Train derailment renews debate on US infrastructure

The remains of an Amtrak train that derailed on its way from Washington, D.C., to New York City are seen just outside Philadelphia, Pa., on May 13, 2015. (Photo by Jim Lo Scalzo/EPA)
The remains of an Amtrak train that derailed on its way from Washington, D.C., to New York City are seen just outside Philadelphia, Pa., on May 13, 2015.
The deadly train crash in Philadelphia last night remains ongoing crisis. As of now, NBC News reports that seven people were killed in the accident, 10 are in critical condition at nearby hospitals, and many more have serious injuries.
 
 
Philadelphia Mayor Michael Nutter told reporters, "We do not know what happened here. We do not know why this happened. We're not going to try to speculate about that." He added, however, that "one known fact" is that the crash occurred where "there is a curve" in the track.
 
But once the immediacy of the tragedy is addressed, policymakers will very likely have to confront a conversation about domestic infrastructure. Former Pennsylvania Gov. Ed Rendell (D) told msnbc this morning:

"It's a horrible crash, and it just points out again how terrible our nation's infrastructure is.... If you went to Asia, Europe, and saw the high-speed trains, they're all on a dedicated line. They're all straight as an arrow. It's just embarrassing what we do with our infrastructure."

Former Obama administration Transportation Secretary Ray LaHood, an Illinois Republican, added this morning, "America is in a crisis when it comes to infrastructure."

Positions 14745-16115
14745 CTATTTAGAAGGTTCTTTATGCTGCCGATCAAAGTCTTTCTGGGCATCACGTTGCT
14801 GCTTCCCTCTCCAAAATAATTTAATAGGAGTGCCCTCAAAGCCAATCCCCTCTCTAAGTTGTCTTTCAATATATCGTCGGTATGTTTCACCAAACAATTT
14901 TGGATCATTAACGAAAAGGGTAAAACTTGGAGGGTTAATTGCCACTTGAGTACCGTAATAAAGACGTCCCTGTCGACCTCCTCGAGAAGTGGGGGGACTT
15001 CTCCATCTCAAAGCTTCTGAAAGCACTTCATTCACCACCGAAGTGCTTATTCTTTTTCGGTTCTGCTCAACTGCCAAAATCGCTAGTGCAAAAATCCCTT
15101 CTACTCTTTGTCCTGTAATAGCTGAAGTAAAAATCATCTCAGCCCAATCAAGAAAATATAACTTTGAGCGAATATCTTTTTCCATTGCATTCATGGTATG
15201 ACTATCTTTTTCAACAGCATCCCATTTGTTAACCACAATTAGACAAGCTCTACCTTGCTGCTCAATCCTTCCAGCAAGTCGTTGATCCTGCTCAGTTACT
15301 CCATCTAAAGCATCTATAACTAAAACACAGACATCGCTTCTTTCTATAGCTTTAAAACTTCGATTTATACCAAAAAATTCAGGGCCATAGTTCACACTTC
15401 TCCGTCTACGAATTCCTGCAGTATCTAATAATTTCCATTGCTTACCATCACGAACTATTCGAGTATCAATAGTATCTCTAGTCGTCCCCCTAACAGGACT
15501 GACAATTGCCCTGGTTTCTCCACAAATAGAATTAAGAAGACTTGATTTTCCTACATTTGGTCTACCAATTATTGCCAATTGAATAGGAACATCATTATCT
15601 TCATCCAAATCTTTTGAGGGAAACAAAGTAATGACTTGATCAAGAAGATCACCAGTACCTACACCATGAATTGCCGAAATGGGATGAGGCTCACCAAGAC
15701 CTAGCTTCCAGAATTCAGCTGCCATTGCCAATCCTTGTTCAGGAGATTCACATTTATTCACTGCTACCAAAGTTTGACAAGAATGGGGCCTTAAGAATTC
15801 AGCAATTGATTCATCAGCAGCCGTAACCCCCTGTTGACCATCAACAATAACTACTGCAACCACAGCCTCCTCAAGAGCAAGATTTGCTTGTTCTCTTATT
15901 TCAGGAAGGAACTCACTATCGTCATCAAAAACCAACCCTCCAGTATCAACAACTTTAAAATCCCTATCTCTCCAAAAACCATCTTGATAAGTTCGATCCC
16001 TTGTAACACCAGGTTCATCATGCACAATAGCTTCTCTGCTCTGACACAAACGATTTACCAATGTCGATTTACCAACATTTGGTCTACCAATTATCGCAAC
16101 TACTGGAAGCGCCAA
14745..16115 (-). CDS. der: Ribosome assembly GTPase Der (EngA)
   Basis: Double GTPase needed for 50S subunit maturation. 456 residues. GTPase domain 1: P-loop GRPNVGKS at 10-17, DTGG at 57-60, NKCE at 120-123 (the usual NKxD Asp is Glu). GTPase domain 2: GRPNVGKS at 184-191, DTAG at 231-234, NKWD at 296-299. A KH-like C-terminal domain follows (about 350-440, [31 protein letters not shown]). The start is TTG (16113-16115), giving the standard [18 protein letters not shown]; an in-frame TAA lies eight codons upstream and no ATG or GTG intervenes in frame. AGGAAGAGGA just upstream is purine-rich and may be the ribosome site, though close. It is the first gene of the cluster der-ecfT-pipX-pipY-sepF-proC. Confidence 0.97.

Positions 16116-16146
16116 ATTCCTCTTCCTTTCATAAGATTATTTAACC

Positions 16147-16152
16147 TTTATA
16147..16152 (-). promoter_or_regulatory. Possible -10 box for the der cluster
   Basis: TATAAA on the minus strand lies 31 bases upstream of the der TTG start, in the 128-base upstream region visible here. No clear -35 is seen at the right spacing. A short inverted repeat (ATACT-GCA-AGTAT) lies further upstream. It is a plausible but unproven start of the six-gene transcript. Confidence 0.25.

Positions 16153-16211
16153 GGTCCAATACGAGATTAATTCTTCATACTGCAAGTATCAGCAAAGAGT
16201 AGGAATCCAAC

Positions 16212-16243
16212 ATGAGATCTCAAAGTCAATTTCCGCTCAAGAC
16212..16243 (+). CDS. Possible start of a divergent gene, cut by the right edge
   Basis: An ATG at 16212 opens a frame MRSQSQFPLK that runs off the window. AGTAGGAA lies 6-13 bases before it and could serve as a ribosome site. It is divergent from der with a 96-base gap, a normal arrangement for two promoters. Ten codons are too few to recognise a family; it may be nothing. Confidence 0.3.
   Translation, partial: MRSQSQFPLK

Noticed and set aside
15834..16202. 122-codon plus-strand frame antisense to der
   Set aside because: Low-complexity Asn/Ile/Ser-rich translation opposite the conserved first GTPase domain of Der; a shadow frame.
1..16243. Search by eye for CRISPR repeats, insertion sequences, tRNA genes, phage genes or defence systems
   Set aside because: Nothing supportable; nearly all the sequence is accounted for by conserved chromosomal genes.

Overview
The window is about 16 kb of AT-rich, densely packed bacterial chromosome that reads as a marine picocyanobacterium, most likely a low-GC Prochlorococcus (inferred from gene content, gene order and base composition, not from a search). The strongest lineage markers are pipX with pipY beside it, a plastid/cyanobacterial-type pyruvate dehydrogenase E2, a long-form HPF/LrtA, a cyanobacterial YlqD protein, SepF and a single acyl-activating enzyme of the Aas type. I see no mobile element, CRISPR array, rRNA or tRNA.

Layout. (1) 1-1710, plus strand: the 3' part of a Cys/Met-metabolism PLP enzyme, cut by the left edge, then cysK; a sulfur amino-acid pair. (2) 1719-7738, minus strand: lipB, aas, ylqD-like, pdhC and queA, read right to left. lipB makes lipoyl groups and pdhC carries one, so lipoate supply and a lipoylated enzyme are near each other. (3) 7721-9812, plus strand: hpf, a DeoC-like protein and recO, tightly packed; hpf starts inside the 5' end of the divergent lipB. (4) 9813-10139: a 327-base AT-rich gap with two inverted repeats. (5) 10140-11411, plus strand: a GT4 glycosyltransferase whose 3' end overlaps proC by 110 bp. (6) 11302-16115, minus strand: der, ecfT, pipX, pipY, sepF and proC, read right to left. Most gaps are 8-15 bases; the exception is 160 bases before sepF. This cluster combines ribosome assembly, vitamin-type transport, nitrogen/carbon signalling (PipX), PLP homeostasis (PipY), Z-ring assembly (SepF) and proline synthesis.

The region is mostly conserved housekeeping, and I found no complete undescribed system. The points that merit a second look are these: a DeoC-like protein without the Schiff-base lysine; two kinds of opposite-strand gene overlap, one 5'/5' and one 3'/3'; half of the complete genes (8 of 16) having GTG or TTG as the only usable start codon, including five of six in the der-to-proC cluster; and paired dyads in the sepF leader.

Politico, meanwhile, reports that on Capitol Hill, House Republicans find themselves "in an awkward position," voting literally today to "slash $260 million from Amtrak's budget."
 
And it's against this backdrop that Donald Trump decided to launch an unusually tasteless rant, even by Donald Trump standards.
 
MSNBC collected a variety of his tweets on the train crash, but among Trump's boasts was the argument that he's "the only one" prepared to improve America's infrastructure.
 
The likely Republican presidential candidate added, "I am the BEST builder, just look at what I've built. Hillary can't build. Republican candidates can't build. They don't have a clue!"
 
The messages came from Trump's official Twitter account, not a parody account intended to make Trump look ridiculous.
 
Two weeks ago, as unrest in Baltimore generated national attention, Trump also publicly boasted that he could "fix" Baltimore "fast."